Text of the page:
CS: I imagine disseminating the book in the seminaries would be the place to start. Wouldn’t you say?
Kevin: My publisher, Sophia, has started a campaign. They are really trying to get the book into the hands of every priest and seminarian in America. A lot of benefactors have bought cases of books with the intention of getting them into seminaries. Saint Charles Borromeo in Philadelphia just asked for 100 books to hand out to seminarians. I don’t blame seminary rectors for this but I think there is a hesitancy to bring another new book into the curriculum or even to suggest it for pleasure reading. Janet Smith has read the book and has really been moved by it. She’s trying to get into every seminary in America. Mgsr. John Essef is trying to do the same. There are people out there who are really trying to disseminate it. I would love it to be in every seminary but it’s kind of hard to crack that code.
CS: Your intended audience was obviously priests and seminarians. The book has really impacted me personally and many of the lay-folk I’ve talked to. It’s inspiring us to adopt some of the same characteristics. So many of these characteristics are qualities we should all have. Did you imagine that there would be cross-over to the laity?
Kevin: That was the hope. I sensed that many priests would not be open to reading the book and the hope was that the laity would and they would see through the 8 characteristics, through the blueprint whether these characteristics were or were not being lived out by their pastor as their shepherd. Then they, as a lay Catholic, might take up some of these practices like spending more time in adoration, or taking a cold shower, or skipping a meal because it brings me closer to Christ and brings me closer to the beauty of the faith. If I’m going to do this and I’m not sensing the same in my pastor then I’m going to encourage him. When Archbishop Fulton Sheen said, “Who’s going to save the Church? Not our bishops, not our priests. It’s up to you laity to remind bishops how to be bishops and priests to be priests.” That’s kind of a head scratcher, but what I think what he was saying was: Laity, if you love the faith, if you’re praying the rosary, it you’re dying to yourself in certain ways. It’s incumbent upon you. You owe it to God. You owe it to yourself. You owe it to your priest to ask him why he’s straight-jacketing his role, his duty to become Jesus Christ, in persona Christi, as a priest. I was hoping the laity would be encouraged in their own lives to dwell on those 8 characteristics, but once we’re living them out to the best of our ability and then we go to mass and we’re being sucked down rather than lifted up, then we need to have a talk with Father.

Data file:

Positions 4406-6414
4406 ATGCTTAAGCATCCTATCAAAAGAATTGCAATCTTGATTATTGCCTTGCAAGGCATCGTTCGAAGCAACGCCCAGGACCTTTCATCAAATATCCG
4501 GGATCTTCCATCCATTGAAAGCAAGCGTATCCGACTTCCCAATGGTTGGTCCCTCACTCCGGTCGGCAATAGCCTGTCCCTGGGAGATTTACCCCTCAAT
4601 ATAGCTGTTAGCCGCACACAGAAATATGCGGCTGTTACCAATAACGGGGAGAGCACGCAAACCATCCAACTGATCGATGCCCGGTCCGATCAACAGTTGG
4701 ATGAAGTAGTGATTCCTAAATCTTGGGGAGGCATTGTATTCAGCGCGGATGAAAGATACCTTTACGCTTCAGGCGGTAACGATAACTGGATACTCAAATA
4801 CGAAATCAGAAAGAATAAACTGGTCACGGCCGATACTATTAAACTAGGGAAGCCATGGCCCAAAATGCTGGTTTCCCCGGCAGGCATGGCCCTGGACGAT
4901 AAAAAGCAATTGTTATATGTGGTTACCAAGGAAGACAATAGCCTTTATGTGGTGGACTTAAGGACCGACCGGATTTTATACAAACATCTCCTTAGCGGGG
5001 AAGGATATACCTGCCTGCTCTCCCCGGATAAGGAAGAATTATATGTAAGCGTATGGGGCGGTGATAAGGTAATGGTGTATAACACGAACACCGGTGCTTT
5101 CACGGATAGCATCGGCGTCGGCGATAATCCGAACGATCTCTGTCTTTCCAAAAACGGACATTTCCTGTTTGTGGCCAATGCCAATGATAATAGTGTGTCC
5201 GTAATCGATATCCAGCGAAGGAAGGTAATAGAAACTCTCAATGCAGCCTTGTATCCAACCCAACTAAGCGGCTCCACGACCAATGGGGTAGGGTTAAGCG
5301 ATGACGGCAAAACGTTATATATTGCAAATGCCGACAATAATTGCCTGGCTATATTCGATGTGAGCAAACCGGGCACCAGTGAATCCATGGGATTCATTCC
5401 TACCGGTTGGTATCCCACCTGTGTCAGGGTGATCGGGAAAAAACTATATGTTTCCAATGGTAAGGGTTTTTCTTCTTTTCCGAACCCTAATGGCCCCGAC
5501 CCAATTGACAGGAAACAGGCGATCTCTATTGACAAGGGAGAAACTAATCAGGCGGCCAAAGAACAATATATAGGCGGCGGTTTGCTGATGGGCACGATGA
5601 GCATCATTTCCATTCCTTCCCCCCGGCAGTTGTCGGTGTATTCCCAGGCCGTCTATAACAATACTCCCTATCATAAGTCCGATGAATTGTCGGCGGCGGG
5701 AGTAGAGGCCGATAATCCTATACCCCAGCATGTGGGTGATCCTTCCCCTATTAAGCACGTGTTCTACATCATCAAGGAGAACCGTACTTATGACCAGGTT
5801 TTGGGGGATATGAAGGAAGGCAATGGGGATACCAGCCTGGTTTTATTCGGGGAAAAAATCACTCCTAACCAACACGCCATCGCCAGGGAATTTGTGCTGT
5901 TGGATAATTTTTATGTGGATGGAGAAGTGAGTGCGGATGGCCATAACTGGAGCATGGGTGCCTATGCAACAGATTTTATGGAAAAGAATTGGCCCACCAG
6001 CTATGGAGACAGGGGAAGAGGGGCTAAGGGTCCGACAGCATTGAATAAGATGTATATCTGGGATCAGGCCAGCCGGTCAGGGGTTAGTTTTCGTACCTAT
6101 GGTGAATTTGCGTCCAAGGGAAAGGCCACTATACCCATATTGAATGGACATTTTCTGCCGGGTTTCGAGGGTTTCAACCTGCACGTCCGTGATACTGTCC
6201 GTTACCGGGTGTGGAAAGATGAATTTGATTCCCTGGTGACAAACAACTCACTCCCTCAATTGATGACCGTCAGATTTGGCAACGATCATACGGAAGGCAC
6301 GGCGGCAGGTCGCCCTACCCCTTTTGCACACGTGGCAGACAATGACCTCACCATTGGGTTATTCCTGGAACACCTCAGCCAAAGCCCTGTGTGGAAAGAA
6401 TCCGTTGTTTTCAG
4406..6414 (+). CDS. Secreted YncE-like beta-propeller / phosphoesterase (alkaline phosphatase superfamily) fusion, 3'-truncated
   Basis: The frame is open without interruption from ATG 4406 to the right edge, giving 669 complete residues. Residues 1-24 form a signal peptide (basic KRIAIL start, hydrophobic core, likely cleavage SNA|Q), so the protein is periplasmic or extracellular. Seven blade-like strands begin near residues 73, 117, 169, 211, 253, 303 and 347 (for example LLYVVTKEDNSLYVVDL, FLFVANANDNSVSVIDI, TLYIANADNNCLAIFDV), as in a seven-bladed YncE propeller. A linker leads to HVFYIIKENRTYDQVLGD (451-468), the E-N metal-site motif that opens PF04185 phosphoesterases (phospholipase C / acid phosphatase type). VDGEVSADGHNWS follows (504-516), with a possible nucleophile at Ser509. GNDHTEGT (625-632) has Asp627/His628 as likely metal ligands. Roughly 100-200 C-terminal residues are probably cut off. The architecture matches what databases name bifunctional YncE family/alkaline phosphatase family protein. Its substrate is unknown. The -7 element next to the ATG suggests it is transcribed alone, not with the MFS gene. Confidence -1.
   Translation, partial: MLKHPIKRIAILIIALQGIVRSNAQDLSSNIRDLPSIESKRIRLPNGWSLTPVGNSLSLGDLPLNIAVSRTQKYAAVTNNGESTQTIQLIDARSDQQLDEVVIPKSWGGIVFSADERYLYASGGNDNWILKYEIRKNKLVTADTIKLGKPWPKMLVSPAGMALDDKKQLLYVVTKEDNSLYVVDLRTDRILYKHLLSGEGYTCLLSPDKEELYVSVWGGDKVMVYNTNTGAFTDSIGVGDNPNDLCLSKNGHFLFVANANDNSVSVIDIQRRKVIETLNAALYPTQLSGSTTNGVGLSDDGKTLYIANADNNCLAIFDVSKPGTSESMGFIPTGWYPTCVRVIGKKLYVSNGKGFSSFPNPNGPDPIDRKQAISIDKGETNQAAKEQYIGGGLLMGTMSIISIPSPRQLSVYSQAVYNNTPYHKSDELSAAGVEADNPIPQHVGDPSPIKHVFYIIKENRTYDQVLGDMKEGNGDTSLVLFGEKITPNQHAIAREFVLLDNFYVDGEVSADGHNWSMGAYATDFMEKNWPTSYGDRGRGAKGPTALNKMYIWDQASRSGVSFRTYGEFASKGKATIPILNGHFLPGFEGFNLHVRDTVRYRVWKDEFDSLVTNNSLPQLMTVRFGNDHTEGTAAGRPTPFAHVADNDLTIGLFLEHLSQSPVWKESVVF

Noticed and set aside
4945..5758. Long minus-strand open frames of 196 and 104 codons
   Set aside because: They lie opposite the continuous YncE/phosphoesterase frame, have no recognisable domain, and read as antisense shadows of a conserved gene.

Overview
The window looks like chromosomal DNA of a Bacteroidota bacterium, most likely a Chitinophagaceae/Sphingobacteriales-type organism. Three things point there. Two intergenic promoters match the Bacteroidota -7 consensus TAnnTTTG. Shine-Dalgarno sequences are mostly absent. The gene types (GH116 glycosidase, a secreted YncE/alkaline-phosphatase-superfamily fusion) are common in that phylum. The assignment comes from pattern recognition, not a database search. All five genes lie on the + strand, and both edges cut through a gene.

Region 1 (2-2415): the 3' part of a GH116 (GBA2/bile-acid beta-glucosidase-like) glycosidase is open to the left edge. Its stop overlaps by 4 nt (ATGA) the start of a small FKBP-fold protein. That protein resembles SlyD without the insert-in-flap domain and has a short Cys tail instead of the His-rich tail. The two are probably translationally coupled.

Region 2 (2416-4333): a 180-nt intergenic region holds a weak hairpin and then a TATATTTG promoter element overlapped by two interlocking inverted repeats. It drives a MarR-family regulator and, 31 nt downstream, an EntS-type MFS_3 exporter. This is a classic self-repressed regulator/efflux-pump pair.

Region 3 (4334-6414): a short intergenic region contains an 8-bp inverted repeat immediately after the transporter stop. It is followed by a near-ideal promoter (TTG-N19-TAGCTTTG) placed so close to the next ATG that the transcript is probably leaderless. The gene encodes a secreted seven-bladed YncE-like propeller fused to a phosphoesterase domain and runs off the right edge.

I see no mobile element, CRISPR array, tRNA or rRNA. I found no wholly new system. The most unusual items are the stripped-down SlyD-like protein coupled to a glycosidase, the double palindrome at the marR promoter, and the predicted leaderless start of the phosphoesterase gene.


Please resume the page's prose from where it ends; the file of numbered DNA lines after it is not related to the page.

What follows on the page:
CS: In addition to getting this book into the hands of our priests, what else can we do to rescue the priesthood right now?
Kevin: Well, obviously you know the one thing you can do is pray for your priest everyday. It’s also incumbent upon us to reach out and say Father can I mow your lawn? Hey Father, can I lead a pre-Cana class? Hey, Father, can I help out with the CCD? Because we want to help Father. If you’re a good priest you’re going to draw parishioners from other parishes because they aren’t being fed by the priest there and good priests are going to be overworked. They need help from intentional members of the laity. I think it’s just reaching out to them and saying, Father come over for dinner. We’re gonna make you a steak and break open a bottle of wine, but we want to pick your brain about how we can help you. I think it’s being a friend and also practically helping them around the parish with things they need help with.
CS: You address and discourage “bachelor priests” in your book and what really struck me was that we’ve had a couple really wonderful sacrificial priests in our lives who often or always give up their scheduled day off to offer more masses and services to their parishioners which makes me worry that they are doing too much and that they’ll burnout. How do we prevent burnout in our priests? How do we help them recharge?